Carl Bernstein and Bob Woodward, the reporters who followed the money to expose President Nixon's corruption 50 years ago, compare the corruption that brought down Nixon's presidency to the corruption that should have brought down the last one:
President George Washington, in his celebrated 1796 Farewell Address, cautioned that American democracy was fragile. “Cunning, ambitious, and unprincipled men will be enabled to subvert the power of the people and to usurp for themselves the reins of government,” he warned.
Two of his successors — Richard Nixon and Donald Trump — demonstrate the shocking genius of our first president’s foresight.
As reporters, we had studied Nixon and written about him for nearly half a century, during which we believed with great conviction that never again would America have a president who would trample the national interest and undermine democracy through the audacious pursuit of personal and political self-interest.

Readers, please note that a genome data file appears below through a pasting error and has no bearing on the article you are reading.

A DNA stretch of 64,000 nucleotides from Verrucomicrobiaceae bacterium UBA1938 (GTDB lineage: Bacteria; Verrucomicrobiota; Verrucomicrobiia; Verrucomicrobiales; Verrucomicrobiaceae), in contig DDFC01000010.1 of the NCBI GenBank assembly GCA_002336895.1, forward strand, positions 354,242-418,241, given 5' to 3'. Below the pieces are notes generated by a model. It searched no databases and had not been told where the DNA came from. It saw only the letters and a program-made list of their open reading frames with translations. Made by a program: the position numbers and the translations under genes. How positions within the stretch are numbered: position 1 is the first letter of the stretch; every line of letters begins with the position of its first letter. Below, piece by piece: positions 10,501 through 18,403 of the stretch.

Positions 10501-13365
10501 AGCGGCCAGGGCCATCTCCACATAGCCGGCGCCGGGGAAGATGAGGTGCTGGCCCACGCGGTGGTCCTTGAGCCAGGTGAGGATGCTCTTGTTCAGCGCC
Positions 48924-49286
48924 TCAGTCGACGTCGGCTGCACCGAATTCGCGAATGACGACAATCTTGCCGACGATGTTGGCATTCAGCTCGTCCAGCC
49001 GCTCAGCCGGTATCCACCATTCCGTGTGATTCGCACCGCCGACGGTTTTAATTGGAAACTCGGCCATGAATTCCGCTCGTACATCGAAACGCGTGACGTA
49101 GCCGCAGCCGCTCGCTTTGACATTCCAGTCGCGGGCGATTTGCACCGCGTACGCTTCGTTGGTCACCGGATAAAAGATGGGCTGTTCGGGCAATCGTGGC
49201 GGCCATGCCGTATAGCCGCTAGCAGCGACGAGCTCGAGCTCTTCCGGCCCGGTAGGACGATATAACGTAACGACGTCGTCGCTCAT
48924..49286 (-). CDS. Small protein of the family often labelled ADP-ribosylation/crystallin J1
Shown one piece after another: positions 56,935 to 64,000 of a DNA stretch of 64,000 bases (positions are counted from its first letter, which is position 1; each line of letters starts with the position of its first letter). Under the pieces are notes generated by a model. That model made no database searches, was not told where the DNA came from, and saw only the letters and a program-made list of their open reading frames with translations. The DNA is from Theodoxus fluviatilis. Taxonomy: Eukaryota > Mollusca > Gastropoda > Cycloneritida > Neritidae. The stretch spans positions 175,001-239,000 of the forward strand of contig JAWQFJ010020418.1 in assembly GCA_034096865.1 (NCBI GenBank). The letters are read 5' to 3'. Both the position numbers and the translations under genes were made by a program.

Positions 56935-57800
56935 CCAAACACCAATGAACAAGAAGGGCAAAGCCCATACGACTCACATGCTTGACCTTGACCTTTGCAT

And then along came Trump.
Both Nixon and Trump have been willing prisoners of their compulsions to dominate, and to gain and hold political power through virtually any means. In leaning so heavily on these dark impulses, they defined two of the most dangerous and troubling eras in American history.
As Washington warned in his Farewell Address more than 225 years ago, unprincipled leaders could create “permanent despotism,” “the ruins of public liberty,” and “riot and insurrection.”
In case you haven't seen Lin-Manuel Miranda's Hamilton, you should read Washington's full address. Even if you had: Hamilton's words are as true today as they were in 1796.